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Lesson 11 - Timer and SwingWorker in Java Swing

In the previous lesson, Handling Click on Coordinates in Java Swing, we completed an application that drew geometric shapes on an inherited JPanel. In today's Java turtorial, we're going to learn to use Timer and SwingWorker. We'll try both components on illustrative examples.

The Form Application Loop

Do you remember our console tutorials? If we wanted to repeat something, we simply put the code in a loop. If we wanted to create a 10-second countdown, the code would look like this:

for (int i = 10; i > 0; i--)
{
    System.out.println(i);
    try {
        Thread.sleep(1000);
    } catch (InterruptedException ex) {
        Logger.getLogger(CountdownConsole.class.getName()).log(Level.SEVERE, null, ex);
    }
}

The result:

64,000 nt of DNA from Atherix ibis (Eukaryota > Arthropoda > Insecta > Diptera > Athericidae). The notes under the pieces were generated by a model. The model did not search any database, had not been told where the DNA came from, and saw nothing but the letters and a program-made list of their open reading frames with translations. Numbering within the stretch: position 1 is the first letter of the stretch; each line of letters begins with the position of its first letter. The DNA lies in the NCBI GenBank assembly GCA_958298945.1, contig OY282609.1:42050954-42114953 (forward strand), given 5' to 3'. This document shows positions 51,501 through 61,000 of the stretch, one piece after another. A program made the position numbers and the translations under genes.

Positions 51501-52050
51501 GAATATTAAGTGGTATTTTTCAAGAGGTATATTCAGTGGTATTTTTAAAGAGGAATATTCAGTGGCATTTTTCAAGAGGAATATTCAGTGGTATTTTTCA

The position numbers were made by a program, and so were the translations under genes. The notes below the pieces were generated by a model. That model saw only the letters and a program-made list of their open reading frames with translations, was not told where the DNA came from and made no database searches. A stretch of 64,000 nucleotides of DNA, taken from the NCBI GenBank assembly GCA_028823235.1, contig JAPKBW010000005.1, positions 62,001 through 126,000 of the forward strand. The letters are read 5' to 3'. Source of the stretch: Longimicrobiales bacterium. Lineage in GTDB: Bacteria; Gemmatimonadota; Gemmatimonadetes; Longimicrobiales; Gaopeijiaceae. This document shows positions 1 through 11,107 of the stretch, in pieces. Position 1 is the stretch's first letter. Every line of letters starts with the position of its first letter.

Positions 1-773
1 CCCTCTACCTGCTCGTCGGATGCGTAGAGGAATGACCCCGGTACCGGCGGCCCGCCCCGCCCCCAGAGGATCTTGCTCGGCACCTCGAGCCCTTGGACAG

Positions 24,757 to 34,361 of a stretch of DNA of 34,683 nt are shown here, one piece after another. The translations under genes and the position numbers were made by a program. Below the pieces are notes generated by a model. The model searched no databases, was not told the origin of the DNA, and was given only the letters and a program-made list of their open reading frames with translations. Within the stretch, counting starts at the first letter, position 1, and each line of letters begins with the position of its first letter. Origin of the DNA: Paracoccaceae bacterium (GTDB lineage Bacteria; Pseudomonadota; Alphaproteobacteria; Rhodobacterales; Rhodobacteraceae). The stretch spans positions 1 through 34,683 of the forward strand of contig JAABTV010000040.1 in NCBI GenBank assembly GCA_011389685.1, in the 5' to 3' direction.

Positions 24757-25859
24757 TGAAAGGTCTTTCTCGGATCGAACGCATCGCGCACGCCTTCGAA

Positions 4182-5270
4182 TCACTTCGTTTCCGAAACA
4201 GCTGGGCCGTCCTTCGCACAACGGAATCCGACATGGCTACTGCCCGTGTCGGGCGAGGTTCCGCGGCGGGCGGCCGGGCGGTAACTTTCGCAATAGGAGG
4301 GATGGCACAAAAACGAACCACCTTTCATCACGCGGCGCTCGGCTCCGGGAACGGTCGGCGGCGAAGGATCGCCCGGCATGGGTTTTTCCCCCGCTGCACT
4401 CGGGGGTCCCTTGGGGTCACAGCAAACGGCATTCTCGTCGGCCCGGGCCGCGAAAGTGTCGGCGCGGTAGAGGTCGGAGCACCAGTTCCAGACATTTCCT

Java Console Countdown

We can't do it like this in Swing. The above operation takes 10 seconds. If we ran a similar long-running operation, the form thread would be executing it and the entire form would freez. The application would then stop responding. After a few seconds, Windows would even offer us to quit the app as it's not answering. The reason behind this is that we'd have stopped the


 

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In the Java Swing tutorial, we'll introduce Timer that allows us to run an event over a period of time, and SwingWorker that runs a background operation.

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Article has been written for you by David Capka
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The author is a programmer, who likes web technologies and being the lead/chief article writer at ICT.social. He shares his knowledge with the community and is always looking to improve. He believes that anyone can do what they set their mind to.
Unicorn College The author learned IT at the Unicorn College - a prestigious college providing education on IT and economics.
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